Federal law should not be changed: Nursing facilities providing extremely poor care that harms and injures residents should not be training new aides in how to provide care.  Any changes that are made should strengthen the standards for conducting a nurse training program, not further weaken them.


[1] 42 U.S.C. §1395i-3(f)(2)(B)(iii)(1)(a)-(c).
[2] 42 U.S.C. §1395i-3(f)(2)(C)(i).
[3] 42 U.S.C. §1395i-3(f)(2)(D).
[4] The “Ensuring Seniors’ Access to Quality Care Act” (Senators Warner (D-VA), Scott (R-SC)),
[5] The “Nursing Home Workforce Quality Act” (Congressman Evans (D-PA) and 11 cosponsors),
[6] CMS, Nursing Home Data Compendium 2015 Edition, Figure 2.2.e, Percentage Distribution of Scope and Severity of Health Deficiencies: United States, 2014 (showing 0.9% of deficiencies cited as immediate jeopardy; 2.3% cited as actual harm (total, 3.2% as immediate jeopardy or actual harm), (most recent federal data).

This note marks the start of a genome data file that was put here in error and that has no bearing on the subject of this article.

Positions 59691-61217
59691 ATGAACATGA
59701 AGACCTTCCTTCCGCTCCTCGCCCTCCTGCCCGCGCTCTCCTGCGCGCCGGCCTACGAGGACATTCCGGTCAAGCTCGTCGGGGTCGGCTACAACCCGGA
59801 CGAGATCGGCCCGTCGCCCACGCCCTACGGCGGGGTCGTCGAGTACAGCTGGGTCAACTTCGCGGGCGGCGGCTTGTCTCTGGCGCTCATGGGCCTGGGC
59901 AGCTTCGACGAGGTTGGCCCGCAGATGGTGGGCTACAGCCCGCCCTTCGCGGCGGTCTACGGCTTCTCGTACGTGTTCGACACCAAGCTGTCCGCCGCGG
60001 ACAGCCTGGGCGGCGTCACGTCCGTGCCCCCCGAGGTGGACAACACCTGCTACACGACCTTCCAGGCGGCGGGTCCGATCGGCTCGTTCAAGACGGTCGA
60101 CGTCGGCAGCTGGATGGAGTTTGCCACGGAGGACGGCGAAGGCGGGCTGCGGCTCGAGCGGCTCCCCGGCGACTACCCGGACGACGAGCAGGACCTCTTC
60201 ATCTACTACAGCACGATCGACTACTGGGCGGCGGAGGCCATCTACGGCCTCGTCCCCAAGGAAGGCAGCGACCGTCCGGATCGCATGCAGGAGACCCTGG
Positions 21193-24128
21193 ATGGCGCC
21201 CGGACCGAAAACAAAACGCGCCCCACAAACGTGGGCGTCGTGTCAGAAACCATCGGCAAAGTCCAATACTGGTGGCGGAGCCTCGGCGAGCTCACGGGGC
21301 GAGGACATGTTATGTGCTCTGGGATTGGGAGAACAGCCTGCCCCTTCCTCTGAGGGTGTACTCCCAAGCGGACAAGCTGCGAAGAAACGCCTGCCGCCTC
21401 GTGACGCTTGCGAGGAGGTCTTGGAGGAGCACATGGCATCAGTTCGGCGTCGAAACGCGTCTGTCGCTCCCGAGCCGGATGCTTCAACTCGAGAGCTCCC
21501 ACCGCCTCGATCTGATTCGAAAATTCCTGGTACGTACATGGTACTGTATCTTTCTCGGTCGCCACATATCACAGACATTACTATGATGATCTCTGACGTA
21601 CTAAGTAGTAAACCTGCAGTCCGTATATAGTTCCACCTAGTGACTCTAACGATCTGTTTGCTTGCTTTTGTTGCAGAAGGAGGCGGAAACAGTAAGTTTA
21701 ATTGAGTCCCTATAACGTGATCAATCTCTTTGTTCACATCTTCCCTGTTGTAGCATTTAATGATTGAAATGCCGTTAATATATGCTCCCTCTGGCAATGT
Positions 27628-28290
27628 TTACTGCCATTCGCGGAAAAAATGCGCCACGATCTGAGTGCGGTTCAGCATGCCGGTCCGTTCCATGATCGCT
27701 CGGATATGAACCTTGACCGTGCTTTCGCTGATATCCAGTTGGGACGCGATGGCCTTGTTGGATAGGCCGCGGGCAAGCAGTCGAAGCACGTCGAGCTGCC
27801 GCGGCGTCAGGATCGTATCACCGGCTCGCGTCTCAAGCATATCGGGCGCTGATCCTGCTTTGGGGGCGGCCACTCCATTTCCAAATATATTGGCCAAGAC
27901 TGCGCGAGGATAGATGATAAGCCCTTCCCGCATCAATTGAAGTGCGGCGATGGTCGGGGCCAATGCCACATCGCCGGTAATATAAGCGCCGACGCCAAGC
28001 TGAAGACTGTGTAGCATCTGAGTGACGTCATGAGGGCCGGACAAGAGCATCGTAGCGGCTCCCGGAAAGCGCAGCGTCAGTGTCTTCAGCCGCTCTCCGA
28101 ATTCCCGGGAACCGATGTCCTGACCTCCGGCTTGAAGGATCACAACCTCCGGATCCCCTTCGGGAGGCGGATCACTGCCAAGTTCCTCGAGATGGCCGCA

[7] CMS, QCOR, CMS Civil Money Penalty (CMP) Report, Fiscal Year 2019, site accessed Dec. 20, 2019.
[9] (survey report for July 10, 2018 complaint survey).
[10] Fresh River Healthcare v. CMS, Docket No. C-19-31, Decision No. CR5352, p. 5 (Jun. 19, 2019),
[11] Administrative Law Judge Steven T. Kessel sustained the CMP.  Fresh River Healthcare v. CMS, Decision No. CR5352 (Jun. 19, 2019),